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Norwegian and the new Era of Transatlantic Travel

When Ryanair started out everyone was used to legacy carriers many look back with fond eyes of a barely edible meal and some very cheap undrinkable wine. Ryanair stopped serving the un-edible meal and charged you for the wine. They went back to basics getting people from A to B for a very cheap price, which is what most people care about. Slowly but surely the legacy carriers followed cut after cut after cut to the point where they are all pretty much Ryanairs. I’m not a huge fan of Marks and Spencer’s sandwiches on the ground and not hugely excited about the prospect of paying BA for one in the air when the opportunity arises. Peoples expectations have changed, helped no doubt by the US carriers. A six hour trans continental flight on United or American in a middle seat is a lot longer than anything Ryanair offers, yet the service is the same if not worse. 

So as time has gone by the inevitable has happened “low cost” transatlantic flights from “regional” airports. This week we had $55 dollar fares from San Francisco to Europe. That’s cheaper than a round-trip Heathrow express ticket. Norwegian started this with direct Routes from Scandinavia and Europe, followed by Wow who operate from Iceland and have connecting flights all over Europe. However the next phase is maybe the most interesting with Norwegians new 737 Ultras flying from the east coast to the UK. Something that nobody Michael O Leary included thought possible a few years ago.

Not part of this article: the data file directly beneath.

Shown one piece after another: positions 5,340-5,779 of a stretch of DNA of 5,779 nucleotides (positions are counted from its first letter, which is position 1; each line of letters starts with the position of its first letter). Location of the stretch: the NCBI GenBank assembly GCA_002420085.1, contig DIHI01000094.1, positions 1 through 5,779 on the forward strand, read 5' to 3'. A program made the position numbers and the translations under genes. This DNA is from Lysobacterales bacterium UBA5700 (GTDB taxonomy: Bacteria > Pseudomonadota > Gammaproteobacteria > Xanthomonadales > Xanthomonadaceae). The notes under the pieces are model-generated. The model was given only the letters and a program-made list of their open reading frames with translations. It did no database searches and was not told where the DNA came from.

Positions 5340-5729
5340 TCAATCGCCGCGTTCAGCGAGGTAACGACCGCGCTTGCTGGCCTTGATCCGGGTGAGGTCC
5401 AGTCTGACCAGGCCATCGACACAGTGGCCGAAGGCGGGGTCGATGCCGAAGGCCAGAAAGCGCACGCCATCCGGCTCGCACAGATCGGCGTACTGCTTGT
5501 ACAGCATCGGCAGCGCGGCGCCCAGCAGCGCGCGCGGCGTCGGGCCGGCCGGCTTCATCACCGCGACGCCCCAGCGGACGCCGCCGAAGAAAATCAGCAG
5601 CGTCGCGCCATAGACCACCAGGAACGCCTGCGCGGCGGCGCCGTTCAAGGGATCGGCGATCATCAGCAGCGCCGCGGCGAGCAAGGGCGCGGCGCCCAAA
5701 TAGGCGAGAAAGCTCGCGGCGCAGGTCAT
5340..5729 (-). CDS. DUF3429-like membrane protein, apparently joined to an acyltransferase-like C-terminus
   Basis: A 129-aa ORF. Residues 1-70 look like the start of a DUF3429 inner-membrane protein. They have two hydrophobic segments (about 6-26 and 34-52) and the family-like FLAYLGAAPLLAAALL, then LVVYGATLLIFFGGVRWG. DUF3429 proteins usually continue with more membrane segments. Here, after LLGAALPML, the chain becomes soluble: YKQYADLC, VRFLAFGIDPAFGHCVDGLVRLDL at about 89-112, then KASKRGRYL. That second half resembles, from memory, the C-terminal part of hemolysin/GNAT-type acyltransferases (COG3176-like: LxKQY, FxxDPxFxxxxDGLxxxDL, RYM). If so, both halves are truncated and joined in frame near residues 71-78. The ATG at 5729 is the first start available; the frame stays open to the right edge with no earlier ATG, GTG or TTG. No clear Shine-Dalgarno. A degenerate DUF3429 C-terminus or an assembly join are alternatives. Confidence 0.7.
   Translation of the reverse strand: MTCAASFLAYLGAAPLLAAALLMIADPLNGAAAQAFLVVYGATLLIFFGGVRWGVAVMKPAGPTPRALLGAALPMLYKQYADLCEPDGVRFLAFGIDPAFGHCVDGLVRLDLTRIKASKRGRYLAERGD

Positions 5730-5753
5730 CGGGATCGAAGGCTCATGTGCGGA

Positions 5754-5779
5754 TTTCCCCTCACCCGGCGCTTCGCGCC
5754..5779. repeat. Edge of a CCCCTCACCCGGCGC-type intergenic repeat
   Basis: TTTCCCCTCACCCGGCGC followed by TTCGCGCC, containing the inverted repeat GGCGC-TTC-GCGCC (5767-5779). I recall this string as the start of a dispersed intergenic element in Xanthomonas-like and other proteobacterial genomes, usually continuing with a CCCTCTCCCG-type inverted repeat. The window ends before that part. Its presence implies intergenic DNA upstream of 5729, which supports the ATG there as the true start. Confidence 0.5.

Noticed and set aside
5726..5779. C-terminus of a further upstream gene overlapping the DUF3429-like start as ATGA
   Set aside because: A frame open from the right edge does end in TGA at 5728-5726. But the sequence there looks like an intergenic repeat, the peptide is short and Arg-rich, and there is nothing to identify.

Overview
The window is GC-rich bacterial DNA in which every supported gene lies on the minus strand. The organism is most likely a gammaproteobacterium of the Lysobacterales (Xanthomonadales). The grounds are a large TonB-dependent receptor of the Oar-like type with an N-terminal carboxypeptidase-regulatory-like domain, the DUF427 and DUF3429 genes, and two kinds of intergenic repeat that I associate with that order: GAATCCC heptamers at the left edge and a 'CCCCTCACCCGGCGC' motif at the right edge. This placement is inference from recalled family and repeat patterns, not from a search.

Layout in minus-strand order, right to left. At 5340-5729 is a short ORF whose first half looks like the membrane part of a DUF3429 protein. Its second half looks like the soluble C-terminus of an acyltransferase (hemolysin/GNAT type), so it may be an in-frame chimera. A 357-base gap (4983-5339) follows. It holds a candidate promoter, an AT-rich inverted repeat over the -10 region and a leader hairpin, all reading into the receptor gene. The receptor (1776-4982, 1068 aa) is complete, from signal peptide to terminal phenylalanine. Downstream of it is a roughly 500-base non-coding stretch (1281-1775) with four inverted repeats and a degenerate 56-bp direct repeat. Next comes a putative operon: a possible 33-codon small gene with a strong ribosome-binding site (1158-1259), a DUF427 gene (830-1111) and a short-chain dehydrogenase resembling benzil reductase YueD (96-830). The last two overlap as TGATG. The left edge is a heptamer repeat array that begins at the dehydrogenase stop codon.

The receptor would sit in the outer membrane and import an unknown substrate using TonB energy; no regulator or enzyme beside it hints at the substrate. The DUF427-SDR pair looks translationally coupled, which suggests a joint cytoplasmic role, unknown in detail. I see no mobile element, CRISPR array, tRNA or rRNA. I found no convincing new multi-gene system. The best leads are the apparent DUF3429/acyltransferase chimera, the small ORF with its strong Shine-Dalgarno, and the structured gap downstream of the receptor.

The “New York” flights will operate out of Stewart airport in New Jersey about 90 minutes from midtown Manhattan, far from convenient but for $200 round-trips to Dublin will make visiting home easier for many people. The once or twice a year trip can be a lot more often if fare levels stay the same. So far the legacy carriers haven’t reacted fares remain in the $600 range going closer to $1000 in the summer months. Presumably they will wait to see how it plays out before making any changes. Norwegian’s issue will be more on the ground than the air, Once people are convinced they can get to the airport they need to make sure security lines/immigration move quickly and prices stay reasonable for food and drink etc. If that works well then the thought of 7 hours on a 737 will be a lot more bearable. If it doesn’t run smoothly then fares alone wont fill those planes. 

I’ll be taking my first trip next month $65 to Edinburgh. I won’t be beating that anytime soon. 

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